He said he knows that his Democratic colleagues on his committee will have ideas as well. Sen. Linda Stewart, D-Orlando, has already filed another bill that would ban assault rifles, for example.

But he won’t have an idea what’s possible until he gets to Tallahassee and gets a read of the political winds, he said.

“It’ll give me a better chance to see what’s doable,” he said.


  1. State Rep. Chris Sprowls, 35, addresses the Florida House of Representatives, Tuesday, Sept. 17, 2019, in Tallahassee, Fla., after the Republican was elected to lead the 120-member chamber. (AP Photo/Bobby Caina Calvan) BOBBY CAINA CALVAN  |  AP
    The Pinellas Republican did not shy away from the wedge issues of the day, wading into 2020 presidential politics, abortion and climate change.
  2. The Florida Department of Health in Hillsborough County identified a positive case of hepatitis A in a food service worker at Hamburger Mary's in Ybor City on Oct. 22, 2018. [JOSH FIALLO | Times] JOSH FIALLO | TIMES  |  JOSH FIALLO | Times
    Slightly more than 200,000 people have been vaccinated this year — a huge jump from the 49,324 people vaccinated in all of 2018.
  3. This satellite image shows Hurricane Michael on Oct. 9, 2018, as it enters the Gulf of Mexico. It made landfall near Mexico Beach in the Panhandle as a Category 5 storm. [Photo courtesy of NOAA] NOAA
    Nearly a year after the storm, 18,000 claims are still open.
  4. The Florida House Education Committee focuses on early education in its first meeting of the 2020 session. The Florida Channel
    Gov. Ron DeSantis also had set a priority of getting more youngsters ready for kindergarten.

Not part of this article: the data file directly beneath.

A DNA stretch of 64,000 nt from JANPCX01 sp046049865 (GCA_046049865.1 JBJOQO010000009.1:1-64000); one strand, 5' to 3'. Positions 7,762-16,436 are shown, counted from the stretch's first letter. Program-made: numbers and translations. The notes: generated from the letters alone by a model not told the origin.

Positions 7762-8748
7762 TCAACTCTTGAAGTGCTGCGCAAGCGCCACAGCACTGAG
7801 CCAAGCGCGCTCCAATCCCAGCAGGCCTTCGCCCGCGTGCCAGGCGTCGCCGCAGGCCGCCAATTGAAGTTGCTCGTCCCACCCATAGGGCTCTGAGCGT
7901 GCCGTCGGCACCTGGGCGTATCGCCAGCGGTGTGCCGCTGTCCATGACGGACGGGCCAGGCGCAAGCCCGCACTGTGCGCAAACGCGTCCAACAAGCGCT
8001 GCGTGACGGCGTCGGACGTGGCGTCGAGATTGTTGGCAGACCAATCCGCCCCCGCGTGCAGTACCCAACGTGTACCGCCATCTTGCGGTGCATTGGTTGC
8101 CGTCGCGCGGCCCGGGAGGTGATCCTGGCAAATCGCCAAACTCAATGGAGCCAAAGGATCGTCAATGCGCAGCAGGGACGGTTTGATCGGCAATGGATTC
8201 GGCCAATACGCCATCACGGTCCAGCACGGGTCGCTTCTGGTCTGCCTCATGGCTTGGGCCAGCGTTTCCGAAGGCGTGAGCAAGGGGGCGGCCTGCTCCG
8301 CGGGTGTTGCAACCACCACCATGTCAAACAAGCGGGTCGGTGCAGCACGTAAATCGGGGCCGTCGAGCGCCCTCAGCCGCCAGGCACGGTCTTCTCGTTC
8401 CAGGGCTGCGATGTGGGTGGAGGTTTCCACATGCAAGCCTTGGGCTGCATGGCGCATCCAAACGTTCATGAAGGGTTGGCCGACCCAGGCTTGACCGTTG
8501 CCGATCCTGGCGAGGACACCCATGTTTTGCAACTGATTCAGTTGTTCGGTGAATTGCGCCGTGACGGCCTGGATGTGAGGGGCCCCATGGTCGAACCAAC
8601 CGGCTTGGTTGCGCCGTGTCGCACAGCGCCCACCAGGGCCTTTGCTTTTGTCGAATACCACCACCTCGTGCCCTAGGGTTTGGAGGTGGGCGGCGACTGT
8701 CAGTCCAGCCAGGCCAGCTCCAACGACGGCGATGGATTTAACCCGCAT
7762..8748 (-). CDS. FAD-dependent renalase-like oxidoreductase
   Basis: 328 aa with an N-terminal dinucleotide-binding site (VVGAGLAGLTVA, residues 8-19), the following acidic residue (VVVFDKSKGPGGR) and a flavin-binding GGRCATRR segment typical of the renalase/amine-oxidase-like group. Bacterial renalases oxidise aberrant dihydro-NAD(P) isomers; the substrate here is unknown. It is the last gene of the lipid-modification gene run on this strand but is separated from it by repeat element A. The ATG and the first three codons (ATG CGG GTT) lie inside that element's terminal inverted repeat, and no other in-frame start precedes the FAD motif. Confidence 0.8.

5. Energy-efficient LED light bulbs. (Times | 2008) St. Petersburg Times
    Trump’s administration recently scrapped a rule that would have phased out incandescent light bulbs.
  6. President Donald Trump speaks at the 2019 House Republican Conference Member Retreat Dinner in Baltimore on Sept. 12. JOSE LUIS MAGANA  |  AP
    The country is moving in that direction, though.
  7. She’s the fifth candidate to announce her campaign for the GOP primary.
  8. Rep. Chris Sprowls, R- Palm Harbor.  [SCOTT KEELER  |   Times] SCOTT KEELER  |  Tampa Bay Times
    At 2 p.m. today, the Republicans of the Florida House are scheduled to elect the Palm Harbor state representative to serve as speaker for the 2021 - 2022 term.
  9. Students and community activists marched in Tampa last year after the Feb. 14, 2018 shooting at Marjory Stoneman Douglas High School in Parkland. The attack killed 17 people and gave rise to Florida’s school guardian law, which this year was changed to allow classroom teachers to be armed. Gov. Ron DeSantis signed the measure into law. [MONICA HERNDON   |   Times]
    "This is the dumb, backwards stuff that we do here,” one Florida lawmaker said.
  10. Florida Senator Tom Lee, R- Thonotosassa. [SCOTT KEELER   |   Times] SCOTT KEELER  |  TAMPA BAY TIMES
    Tom Lee chairs the Florida Senate’s Infrastructure and Security Committee, which has been tasked by the Senate president with coming up with a response to the most recent spate of mass shootings.